Cancer and Living with HIV
Effective anti-retroviral therapy for HIV infection has been a main factor contributing to improved survival for persons living with HIV. Now that more people with HIV are living longer, they are more likely to develop chronic diseases that occur at older ages, like cancer. In fact, cancer is now estimated to be one of the two leading causes of death for people living with HIV.
This is especially concerning for Moffit investigators because according to the Centers for Disease Control and Prevention, Florida is one of the states with the highest number of new HIV diagnoses each year. In addition, the number of people living with HIV is higher than the national rate in at least seven of the 23 counties that Moffitt regularly serves, with notably higher rates observed in African American men compared to other patient groups in the catchment area.
At Moffitt, we are working to understand what living with HIV and cancer means for the survival of our patients, and we are striving to ensure that cancer patients with underlying HIV infection have equitable access to important cancer screening and cutting-edge treatment options. Our goal is to develop strategies for patients living with HIV and cancer in West and Central Florida, improving cancer prevention and treatment while offering access to the latest clinical trials.
When cancer is found early, it is more treatable. Find out when to schedule a cancer screening
"Moffitt is opening clinical trials specifically for patients living with HIV who also have diseases such as anal cancer, lymphoma and lung cancer. Our clear focus on HIV oncology will allow us to be a leader in providing the best possible care to patients living with HIV and cancer."
-Dr. Anna Coghill, AMC - AIDS Malignancy Consortium site principal investigator
In order for oncologists to provide the best care to their patients, they must know their patient’s full medical history, including their HIV status. Research has shown that cancer patients living with HIV are more likely to have poor clinical outcomes after a cancer diagnosis, which is why knowing a patient's HIV status is critical at the start of cancer treatment.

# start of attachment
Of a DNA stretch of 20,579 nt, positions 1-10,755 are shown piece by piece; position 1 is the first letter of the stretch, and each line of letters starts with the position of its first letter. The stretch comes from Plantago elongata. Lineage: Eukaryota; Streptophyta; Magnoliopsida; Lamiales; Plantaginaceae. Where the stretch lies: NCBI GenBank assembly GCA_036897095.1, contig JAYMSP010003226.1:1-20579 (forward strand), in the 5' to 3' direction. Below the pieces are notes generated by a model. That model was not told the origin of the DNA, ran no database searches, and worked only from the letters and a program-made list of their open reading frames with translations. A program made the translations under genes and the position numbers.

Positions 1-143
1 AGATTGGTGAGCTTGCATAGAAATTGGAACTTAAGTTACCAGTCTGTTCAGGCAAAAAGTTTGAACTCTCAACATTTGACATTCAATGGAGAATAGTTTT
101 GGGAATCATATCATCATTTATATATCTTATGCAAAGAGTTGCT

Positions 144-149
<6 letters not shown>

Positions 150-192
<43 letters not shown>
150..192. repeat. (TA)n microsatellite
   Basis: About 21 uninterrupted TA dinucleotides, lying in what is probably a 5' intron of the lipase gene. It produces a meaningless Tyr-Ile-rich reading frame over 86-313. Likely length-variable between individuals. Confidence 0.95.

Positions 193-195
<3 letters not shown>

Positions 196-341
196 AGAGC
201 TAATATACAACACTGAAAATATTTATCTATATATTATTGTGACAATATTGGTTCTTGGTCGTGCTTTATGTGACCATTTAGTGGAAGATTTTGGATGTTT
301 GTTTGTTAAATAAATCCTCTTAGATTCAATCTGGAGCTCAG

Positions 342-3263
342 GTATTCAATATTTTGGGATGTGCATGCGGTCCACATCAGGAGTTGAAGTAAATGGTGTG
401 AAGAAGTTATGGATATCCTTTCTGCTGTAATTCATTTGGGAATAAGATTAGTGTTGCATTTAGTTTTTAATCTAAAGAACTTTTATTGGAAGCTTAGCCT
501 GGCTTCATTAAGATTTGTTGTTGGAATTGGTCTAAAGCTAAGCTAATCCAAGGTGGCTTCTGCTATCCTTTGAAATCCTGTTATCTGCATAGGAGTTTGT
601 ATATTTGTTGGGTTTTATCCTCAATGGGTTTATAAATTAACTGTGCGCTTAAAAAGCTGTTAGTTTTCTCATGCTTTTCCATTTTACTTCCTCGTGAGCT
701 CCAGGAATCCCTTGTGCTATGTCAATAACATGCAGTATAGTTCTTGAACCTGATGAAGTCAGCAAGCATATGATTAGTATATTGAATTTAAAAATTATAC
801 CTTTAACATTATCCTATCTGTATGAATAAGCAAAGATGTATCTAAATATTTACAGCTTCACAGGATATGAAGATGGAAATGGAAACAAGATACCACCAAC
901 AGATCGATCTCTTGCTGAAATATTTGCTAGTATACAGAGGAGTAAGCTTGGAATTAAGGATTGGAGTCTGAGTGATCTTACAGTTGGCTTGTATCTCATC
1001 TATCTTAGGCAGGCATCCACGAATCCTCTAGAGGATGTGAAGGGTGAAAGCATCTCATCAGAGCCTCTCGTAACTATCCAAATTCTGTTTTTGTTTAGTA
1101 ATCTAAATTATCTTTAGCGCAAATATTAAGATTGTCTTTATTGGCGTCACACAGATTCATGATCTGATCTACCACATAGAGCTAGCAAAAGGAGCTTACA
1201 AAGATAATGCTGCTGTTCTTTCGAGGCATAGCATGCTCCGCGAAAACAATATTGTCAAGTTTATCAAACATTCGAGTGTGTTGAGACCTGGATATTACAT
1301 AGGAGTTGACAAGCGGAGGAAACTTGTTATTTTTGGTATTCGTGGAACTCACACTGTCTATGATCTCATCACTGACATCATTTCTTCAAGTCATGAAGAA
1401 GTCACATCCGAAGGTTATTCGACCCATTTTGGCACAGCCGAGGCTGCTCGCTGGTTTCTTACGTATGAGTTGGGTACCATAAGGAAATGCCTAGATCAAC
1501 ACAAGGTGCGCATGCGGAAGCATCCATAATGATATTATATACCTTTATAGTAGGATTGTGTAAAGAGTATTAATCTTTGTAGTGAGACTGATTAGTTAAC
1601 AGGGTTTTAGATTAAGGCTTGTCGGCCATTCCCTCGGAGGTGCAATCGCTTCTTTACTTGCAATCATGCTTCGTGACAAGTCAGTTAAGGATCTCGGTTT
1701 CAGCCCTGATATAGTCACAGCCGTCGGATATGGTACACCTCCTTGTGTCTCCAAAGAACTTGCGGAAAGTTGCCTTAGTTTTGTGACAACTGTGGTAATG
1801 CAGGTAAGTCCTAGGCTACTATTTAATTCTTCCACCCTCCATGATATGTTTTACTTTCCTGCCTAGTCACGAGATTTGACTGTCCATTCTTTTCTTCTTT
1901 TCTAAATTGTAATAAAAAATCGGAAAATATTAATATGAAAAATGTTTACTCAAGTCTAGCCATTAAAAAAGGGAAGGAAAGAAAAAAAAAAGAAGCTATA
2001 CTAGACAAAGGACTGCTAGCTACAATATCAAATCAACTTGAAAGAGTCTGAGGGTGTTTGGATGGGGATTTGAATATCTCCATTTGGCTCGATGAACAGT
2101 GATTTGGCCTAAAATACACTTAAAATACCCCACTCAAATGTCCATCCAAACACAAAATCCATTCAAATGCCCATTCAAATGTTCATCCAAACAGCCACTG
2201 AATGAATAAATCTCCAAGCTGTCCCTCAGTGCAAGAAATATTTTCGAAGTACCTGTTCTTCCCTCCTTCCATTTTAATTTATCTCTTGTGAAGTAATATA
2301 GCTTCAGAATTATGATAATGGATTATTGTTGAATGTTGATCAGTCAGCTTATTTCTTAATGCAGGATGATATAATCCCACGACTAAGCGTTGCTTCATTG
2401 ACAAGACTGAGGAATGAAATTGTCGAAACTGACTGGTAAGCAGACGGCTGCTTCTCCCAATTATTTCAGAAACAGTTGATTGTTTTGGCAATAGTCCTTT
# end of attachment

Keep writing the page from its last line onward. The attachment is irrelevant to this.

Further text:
To address this, in 2021, researchers in the Population Science Division at Moffit created a system to help alert oncologists about upcoming appointments with patients living with HIV. At any point during a patient’s time at Moffitt, they always have the opportunity to share their HIV status with their clinic team.
HIV can lower a patient's ability to fight viral infections that may lead to cancers like Kaposi sarcoma, lymphoma, liver cancer, cervical cancer, anal cancer and head and neck cancers. Finding cancer early through screening is one of our greatest tools to fight cancer. We offer mammograms, colonoscopies and lung screenings at Moffitt, as well as a cancer screening access program to ensure equitable access to care for those who are uninsured. Moffitt also recommends receiving the HPV vaccine for most young adults.
Patients with HIV have long been excluded from clinical trials, including important clinical trials testing the impact of immunotherapy, a novel approach to treating cancer that uses the patient's own immune system to fight cancer. Given recommendations by the National Institute of Health that state that people living with HIV should not be excluded from clinical trials, Moffitt researchers are working to ensure that cancer patients living with HIV have options to participate in cancer clinical trials. As a commitment to this effort, Moffitt joined the AIDS Malignancy Consortium (AMC) in 2021, a clinical trials network supported by the National Cancer Institute to specifically provide cancer prevention and therapeutic trials for people living with HIV.